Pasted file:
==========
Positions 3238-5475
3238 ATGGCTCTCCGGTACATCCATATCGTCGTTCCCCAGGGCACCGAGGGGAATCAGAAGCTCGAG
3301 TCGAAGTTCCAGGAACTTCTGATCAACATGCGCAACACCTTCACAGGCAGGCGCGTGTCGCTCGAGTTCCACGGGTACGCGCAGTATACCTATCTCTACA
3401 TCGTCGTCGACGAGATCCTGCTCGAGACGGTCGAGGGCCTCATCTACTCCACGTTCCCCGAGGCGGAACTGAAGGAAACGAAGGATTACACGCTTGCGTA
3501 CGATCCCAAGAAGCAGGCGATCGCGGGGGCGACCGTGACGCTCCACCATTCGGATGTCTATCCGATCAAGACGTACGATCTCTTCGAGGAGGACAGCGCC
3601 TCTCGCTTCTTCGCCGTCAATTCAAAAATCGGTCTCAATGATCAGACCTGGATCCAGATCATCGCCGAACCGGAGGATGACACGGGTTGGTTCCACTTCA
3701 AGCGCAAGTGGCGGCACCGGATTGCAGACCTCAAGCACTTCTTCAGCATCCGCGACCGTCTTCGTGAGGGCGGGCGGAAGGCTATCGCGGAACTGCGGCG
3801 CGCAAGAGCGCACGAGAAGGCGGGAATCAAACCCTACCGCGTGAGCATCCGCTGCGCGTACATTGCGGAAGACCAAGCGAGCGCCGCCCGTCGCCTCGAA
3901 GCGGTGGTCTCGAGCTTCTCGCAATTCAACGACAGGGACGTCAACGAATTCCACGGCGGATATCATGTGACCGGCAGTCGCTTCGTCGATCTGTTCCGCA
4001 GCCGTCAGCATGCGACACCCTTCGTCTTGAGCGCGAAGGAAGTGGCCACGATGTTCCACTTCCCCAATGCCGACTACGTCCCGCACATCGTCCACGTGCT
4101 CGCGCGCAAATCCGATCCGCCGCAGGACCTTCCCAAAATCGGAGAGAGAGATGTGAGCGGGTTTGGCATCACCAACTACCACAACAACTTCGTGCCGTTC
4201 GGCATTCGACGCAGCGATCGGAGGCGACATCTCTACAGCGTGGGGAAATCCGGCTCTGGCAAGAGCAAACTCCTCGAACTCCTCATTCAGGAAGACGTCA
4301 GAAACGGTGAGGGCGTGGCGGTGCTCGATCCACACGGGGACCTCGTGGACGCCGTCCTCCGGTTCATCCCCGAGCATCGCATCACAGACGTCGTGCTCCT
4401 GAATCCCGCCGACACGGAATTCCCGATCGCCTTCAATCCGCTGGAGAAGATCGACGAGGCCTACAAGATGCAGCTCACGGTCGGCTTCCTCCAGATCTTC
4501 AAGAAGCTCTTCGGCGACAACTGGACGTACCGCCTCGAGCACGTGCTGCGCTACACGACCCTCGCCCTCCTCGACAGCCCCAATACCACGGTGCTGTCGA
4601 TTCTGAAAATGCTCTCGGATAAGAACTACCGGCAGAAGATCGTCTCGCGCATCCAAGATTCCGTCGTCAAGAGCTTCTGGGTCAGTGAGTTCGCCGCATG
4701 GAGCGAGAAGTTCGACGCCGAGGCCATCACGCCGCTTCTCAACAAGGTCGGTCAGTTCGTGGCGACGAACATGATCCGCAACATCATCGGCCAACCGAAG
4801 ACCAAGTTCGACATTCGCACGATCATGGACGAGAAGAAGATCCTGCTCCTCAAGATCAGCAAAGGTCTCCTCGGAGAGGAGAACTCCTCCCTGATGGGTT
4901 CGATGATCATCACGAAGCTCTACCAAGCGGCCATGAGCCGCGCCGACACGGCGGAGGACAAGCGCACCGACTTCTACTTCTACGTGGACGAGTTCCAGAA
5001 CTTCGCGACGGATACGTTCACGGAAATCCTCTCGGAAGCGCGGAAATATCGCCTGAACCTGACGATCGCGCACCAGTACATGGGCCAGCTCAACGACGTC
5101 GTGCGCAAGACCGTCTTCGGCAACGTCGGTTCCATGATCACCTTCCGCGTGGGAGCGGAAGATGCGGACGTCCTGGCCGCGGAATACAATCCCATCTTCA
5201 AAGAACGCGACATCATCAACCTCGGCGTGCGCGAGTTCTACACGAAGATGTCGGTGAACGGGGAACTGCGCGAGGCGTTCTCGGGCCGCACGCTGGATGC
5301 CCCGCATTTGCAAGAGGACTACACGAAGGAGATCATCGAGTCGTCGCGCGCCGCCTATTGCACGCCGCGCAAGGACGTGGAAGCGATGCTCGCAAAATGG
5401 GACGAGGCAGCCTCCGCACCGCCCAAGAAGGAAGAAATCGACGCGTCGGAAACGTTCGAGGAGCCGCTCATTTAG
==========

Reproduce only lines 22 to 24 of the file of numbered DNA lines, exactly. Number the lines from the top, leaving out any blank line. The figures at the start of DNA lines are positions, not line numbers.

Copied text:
5201 AAGAACGCGACATCATCAACCTCGGCGTGCGCGAGTTCTACACGAAGATGTCGGTGAACGGGGAACTGCGCGAGGCGTTCTCGGGCCGCACGCTGGATGC
5301 CCCGCATTTGCAAGAGGACTACACGAAGGAGATCATCGAGTCGTCGCGCGCCGCCTATTGCACGCCGCGCAAGGACGTGGAAGCGATGCTCGCAAAATGG
5401 GACGAGGCAGCCTCCGCACCGCCCAAGAAGGAAGAAATCGACGCGTCGGAAACGTTCGAGGAGCCGCTCATTTAG